For quite some time, Carlos Ghosn had been the booh-leader against the strong Japanese yen. At the sidelines of the Tokyo Motor Show, he launched into his so far strongest worded tirade against the “abnormal” yen. He told the Japanese government to learn from the Swiss, and to basically peg the yen to another currency.
Currently, about half of the Japanese auto production is exported. At a loss or at the very least at no profit. No sane business person will invest into a country with no return, says Ghosn. Investments and jobs will go elsewhere:
“The main problem we are facing today is the uncompetitive value of the yen. The yen is not so much a problem for the Japanese carmakers. The yen is a problem for Japan. Japanese makers are moving production little by little outside of Japan. The car industry employs between four and five million people in Japan, and more than half of the industry works for export. If the car industry goes, a substantial part of employment is going to go with it.”
What the strong yen does is strengthen the industries of Thailand, China, Mexico, or other emerging export bases. Ghosn had said this for quite some time. The answer was that the Japanese government is helpless, that no amount of quantitative easing seems to be able to stem the strengthening of the yen. This time, Ghosn says what should be done:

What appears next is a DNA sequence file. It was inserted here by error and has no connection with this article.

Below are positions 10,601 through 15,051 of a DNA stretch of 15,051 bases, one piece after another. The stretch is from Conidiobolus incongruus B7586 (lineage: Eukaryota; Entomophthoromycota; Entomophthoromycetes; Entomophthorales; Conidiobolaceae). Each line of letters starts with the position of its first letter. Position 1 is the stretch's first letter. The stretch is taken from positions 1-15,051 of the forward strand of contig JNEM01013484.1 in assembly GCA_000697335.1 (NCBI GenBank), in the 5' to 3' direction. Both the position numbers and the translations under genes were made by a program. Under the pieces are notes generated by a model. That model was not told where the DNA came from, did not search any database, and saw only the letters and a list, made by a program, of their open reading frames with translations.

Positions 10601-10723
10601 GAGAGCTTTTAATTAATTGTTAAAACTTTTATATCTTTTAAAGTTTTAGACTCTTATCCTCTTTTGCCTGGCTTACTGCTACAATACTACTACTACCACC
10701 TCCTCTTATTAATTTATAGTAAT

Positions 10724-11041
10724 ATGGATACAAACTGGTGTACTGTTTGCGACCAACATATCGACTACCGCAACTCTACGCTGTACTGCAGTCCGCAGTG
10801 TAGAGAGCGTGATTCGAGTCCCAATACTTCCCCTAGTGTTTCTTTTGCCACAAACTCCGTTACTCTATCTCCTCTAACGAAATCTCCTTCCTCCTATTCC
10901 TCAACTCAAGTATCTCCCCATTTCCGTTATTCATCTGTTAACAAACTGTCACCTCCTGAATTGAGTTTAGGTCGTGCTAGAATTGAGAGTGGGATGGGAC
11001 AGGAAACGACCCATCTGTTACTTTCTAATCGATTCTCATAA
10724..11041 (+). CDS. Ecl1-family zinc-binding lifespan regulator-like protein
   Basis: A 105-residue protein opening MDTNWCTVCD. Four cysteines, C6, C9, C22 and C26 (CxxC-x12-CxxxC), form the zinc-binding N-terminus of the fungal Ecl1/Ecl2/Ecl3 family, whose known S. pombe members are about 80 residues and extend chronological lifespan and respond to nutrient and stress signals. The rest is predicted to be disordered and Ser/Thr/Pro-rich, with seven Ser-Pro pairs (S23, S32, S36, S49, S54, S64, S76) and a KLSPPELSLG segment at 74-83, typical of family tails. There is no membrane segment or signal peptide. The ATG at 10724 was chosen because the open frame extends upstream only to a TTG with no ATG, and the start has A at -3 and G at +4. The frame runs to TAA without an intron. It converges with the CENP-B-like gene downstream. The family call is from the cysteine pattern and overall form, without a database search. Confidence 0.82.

“People say there is no solution. Wrong! Wrong! Look what the Swiss have done. Switzerland is a great benchmark of how a small country has drawn a line in the sand. They said: Enough is enough, we will not allow the Swiss Franc to rise above a certain level against the Euro. Everybody laughed, but they stuck with it. What we are encouraging is that the government of Japan takes the same stance. If Japan draws a line in the sand, the market will listen.”
“Japanese car makers will survive this. They already are global. What we are saying is this: If there is nothing that is done, don’t blame us for the consequences.”
In other words: Follow the example of Switzerland, which had a similar problem with its rising currency, until it was effectively pegged against the Euro. Or watch the Japanese industry collapse to Swiss size.